Prepping for the Super Bowl of shopping
On your mark…get set…shop!
Black Friday has become a game of strategy and stamina as shoppers spend hours in lines waiting for big deals on the hottest items of the season. This year, shoppers will be taking their turkey dinner to go as Thanksgiving has become just another shopping day.
Major retailers, such as Wal-Mart and Target, have pushed opening times to Thursday in order to compete for holiday shopping dollars. Amanda Rowell of Minden said her plan is to be in line at Toys-R-Us in Bossier City early Thursday morning to get two of her son’s wish list items.
“Toys-R-Us has an amazing ad this year,” the seven year Black Friday shopping veteran said. “My sister and I are usually the first ones in line and we’ll be out shopping for probably 35 hours this year.”
Rowell plans a month and a half in advance for the biggest shopping day of the year, a lesson she learned the hard way years ago. She went into her first Black Friday without a “game plan” or any idea of what was about to happen.
“It was very overwhelming,” Rowell said. “I walked into the store hoping to look at the sales, but I was sadly mistaken. There were people running into each other. I didn’t think people would actually get out that early.”
But it’s true. Rowell has since developed a strategy and team to survive Black Friday. This year, she and her sister will be “Black Friday Ninjas” in their matching lime green shirts.
To survive Black Friday, Rowell said it’s crucial to be prepared, have lists in hand of items you want as well as sales papers for each store you plan on visiting, stay hydrated and be aware of your surroundings at all times.
“Park under lights and don’t carry a purse,” she said. “Make friends in line and talk to them about the things you’re looking for. This is more than a competition. It takes a team effort to be successful.”
Leading another team through Bossier City stores is Krista Madjerick of Shreveport. She also stressed the importance of having a team of shoppers
“Everything is spread out and it goes so fast,” Madjerick said. “It’s best to separate, meet at the register, pay for your things and then rush off to the next store.”
Madjerick has about 19 years of Black Friday shopping experience, beginning when she was just 10-years-old in New York. This year she will be shopping for everything from luggage to clothes and toys for her 17-month-old daughter.
To stand out in the crowd, Madjerick and her group have a specific outfit they wear each year. No Black Friday is complete without Christmas pajama pants, a themed shirt, a Santa hat and good, comfortable shoe.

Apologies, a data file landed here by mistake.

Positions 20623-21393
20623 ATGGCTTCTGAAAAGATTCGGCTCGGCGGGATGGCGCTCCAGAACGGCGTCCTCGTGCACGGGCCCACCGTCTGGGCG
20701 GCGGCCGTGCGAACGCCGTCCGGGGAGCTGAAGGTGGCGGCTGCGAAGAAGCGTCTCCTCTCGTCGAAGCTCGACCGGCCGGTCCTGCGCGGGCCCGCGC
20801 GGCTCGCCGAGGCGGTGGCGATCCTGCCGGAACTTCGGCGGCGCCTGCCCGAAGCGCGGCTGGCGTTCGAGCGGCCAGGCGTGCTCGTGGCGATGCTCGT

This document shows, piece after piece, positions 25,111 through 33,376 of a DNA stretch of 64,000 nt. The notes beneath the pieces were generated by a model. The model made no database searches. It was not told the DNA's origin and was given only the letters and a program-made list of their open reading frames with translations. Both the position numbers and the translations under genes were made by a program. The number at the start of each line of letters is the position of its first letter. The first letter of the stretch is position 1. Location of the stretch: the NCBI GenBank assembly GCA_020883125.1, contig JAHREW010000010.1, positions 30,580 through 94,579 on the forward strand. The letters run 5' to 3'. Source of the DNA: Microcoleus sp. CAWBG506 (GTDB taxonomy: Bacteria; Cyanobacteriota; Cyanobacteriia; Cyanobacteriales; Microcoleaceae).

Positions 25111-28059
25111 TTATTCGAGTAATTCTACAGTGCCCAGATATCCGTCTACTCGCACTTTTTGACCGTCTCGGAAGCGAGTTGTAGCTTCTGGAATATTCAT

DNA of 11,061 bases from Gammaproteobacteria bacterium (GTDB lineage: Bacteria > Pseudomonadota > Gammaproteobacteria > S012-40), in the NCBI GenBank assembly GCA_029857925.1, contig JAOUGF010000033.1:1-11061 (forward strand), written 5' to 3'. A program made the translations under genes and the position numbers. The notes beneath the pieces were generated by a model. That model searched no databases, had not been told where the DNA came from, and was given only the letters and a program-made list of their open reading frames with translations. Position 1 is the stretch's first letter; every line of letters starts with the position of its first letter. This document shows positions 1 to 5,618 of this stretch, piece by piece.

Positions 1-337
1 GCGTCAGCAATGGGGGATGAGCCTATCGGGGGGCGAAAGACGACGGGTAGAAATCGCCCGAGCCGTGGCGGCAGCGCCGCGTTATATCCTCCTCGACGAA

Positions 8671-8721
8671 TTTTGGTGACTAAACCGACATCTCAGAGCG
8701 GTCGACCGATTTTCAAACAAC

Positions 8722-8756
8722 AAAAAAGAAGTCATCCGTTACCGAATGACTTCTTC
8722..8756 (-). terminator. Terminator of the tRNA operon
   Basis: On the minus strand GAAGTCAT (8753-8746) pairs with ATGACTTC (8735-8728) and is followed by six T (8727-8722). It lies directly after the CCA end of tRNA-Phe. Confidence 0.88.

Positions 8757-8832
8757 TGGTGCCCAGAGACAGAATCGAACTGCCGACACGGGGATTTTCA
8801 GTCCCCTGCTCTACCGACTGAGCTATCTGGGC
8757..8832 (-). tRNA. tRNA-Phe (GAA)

“Black Friday isn’t about looking good, it’s about being comfortable,” Madjerick said. “There’s no time to change shoes or clothes because you’ll be standing in line for a while.”
Stores continue to open into the wee morning hours with special deals called doorbusters and stay open late into Friday evening. Once customers make it inside the building, many retailers are offering Black Friday specials.
Rowell suggests keeping an eye out for freebies as well. An example, she said, was receiving a free pre-lit Christmas tree as one of the first 10 people at Ellis Home and Garden in Bossier City last year.
So how do you practically shop ‘til you drop? Rowell said they pack a cooler of drinks and snacks to keep their energy up. They also pack blankets, umbrellas and chairs to get them through the long hours outside of stores.
Madjerick’s team makes stops at IHOP or Denny’s for a meal and to also map out their next plan. Then, they load up in a car and hit the streets for more shopping.
“It’s an adrenaline rush. Just the thrill of getting something you really want for an awesome deal,” Madjerick said. “Every store is a new thrill and that keeps the adrenaline going…along with multiple stops at Starbucks. We go hard all day long and will be out shopping for about 28 hours.”
Nationwide sales on Thanksgiving last year were $810 million, a 55 percent increase from the previous year, according to Chicago research firm ShopperTrak. Black Friday sales were $11.2 billion, a 1.8 percent drop from the previous year.
Last year, Rowell spent about $600, saving $550 from Black Friday deals. Her advice is to set aside money throughout the year into an account or safe place designated for shopping.
Madjerick, however, saves money all year long through a special bank account.
“I treat it as a 12 month bill,” she explained. “It comes directly out of my checking account. It’s a set amount that I won’t miss with each paycheck that doesn’t affect utility bills.”
An important thing to remember, Rowell said, is common courtesy to other shoppers and store employees.
“A lot of the employees are young and wanting to experience Black Friday themselves, but they may not have the answers to all your questions,” she said. “They have dedicated time away from their family on a holiday so just be patient.”
Madjerick’s advice to first time Black Friday shoppers is simple – save money ahead of time, don’t shop alone, stay nourished and caffeinated, map out and research a shopping plan ahead of time, make a list of things you want, bring the sale ads with you, dress warm and bring a cell phone charger.
Above all else, Rowell encouraged first timers to enjoy the experience as long as they want it to last – whether it’s an hour or an all nighter.
“Have fun and don’t stress. Black Friday goes well beyond finding good deals,” Rowell said. “Make memories with your friends and family. It really is such a fun experience.”